RSS  |  Updated: 05:00 PM, PDT, Oct 31
The heads of two charter school networks praise New York City’s plan to address school segregation.
Two doctors say the national response to the Ebola crisis holds lessons for the health care system as a whole.
Readers respond to a column by Frank Bruni, “Toward Better Teachers.”
Readers react to a declaration by Apple’s chief executive, Timothy D. Cook, that he is gay and proud of it.
Right-wing Hindu men are attacking Hindu women who marry Muslims — under the phony pretext that the women are victims of a supposed “love jihad.”
The “meh” generation taps into the zeitgeist of cultural dullness.
Liberals are fighting liberals over referenda that would make the health law worse.
Dan Gilbert, the billionaire who brought LeBron James back to Cleveland, talks about his business bet on the big cities of the former Rust Belt.
The search engine searches for its spine, afraid of being seen as uncool in Silicon Valley.
A jury takes only two hours to rule in favor of Whirlpool.
More QE can’t make up for fiscal and regulatory blunders.
Ending government insurance subsidies and investing in the land’s natural defenses would save billions in disaster relief..
These are The Times' recommendations for the Nov. 4 election. Each is discussed in depth at www.latimes.com/endorsements. The Times endorses selectively, and this year focused on statewide and county races, on elections for L.A. County Superior Court and on the race to succeed retiring U.S....
California last considered right-to-die legislation in 2007. But now, the case of Brittany Maynard, a Californian who moved to Oregon so that she could painlessly end her life, may help persuade the Legislature to try again.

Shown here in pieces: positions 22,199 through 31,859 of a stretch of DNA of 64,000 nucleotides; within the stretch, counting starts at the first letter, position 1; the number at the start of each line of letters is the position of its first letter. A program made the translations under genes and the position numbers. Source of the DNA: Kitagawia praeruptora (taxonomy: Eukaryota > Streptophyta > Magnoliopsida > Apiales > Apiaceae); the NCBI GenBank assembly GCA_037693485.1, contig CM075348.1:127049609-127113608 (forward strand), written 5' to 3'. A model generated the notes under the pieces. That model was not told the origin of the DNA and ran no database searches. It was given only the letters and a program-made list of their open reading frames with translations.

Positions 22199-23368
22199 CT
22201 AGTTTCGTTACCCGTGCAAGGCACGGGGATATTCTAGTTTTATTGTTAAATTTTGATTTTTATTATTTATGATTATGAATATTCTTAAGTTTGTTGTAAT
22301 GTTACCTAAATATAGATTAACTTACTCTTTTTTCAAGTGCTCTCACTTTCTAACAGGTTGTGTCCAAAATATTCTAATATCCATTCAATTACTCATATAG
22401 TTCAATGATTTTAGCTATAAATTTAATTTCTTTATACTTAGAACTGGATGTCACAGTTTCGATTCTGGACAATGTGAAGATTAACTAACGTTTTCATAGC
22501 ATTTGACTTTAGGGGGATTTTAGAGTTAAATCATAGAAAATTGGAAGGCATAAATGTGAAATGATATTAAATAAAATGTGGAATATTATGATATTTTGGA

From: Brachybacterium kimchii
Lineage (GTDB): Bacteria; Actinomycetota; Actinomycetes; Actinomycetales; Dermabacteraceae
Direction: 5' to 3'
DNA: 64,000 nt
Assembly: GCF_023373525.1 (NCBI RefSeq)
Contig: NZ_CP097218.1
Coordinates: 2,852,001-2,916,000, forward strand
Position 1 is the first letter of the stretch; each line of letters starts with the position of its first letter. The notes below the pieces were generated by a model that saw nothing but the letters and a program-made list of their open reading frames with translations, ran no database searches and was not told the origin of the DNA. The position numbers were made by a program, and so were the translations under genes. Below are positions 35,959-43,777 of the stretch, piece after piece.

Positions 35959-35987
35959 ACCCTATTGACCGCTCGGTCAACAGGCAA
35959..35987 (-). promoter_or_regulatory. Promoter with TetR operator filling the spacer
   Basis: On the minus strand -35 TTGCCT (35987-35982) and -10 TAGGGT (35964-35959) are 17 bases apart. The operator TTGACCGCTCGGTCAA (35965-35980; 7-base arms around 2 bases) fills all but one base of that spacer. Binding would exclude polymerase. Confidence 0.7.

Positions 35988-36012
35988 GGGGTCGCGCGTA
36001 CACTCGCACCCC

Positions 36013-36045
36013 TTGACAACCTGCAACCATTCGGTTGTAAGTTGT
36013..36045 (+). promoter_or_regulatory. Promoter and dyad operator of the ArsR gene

I must confess something. I live in San Francisco, home of the Giants, who just won the World Series. And I'm proud.
Could a city in bankruptcy be required to cut its employees' pensions as part of its reorganization plan, as a matter of fairness to other creditors taking cuts? Christopher M. Klein, the chief federal bankruptcy judge in Sacramento, answered that question with a qualified "yes" this month when...
Former Panamanian strongman Manuel Noriega and actress Lindsay Lohan have at least one thing in common: Both recently filed high-profile lawsuits against video game makers, charging that their likenesses were used in games without their permission.
It may seem unlikely, but penguins offer a crucial lesson for the United States' national security.
A week ago we explained why the race for governor of Illinois isn't only about whether incumbent Pat Quinn or challenger Bruce Rauner will be Illinois' CEO for four years. This contest also is a referendum on the future of the 67 percent personal income tax increase that Democrats enacted in...
The first U.S. Special Forces arrived in Afghanistan in October 2001 to fight alongside anti-Taliban rebels, spot targets for war planes and search the cave-dotted hills of Tora Bora for Osama bin Laden.
"I'm not here to criticize my predecessor," said Cook County State's Attorney Anita Alvarez Thursday, speaking to reporters about her dramatic decision to release prison inmate Alstory Simon.
November marks 25 years since the world changed with the fall of the Berlin Wall. The event is now weighted down, not just by its historical significance but by interpretation, memory and legend. Many recall the coverage of jubilant Berliners dancing on top of the wall at the Brandenburg Gate...
I am a faithful and loving husband to a wonderful woman, and I do not make a practice of hugging women I don't know. But if I had the chance, I wouldn't hesitate to embrace Kaci Hickox.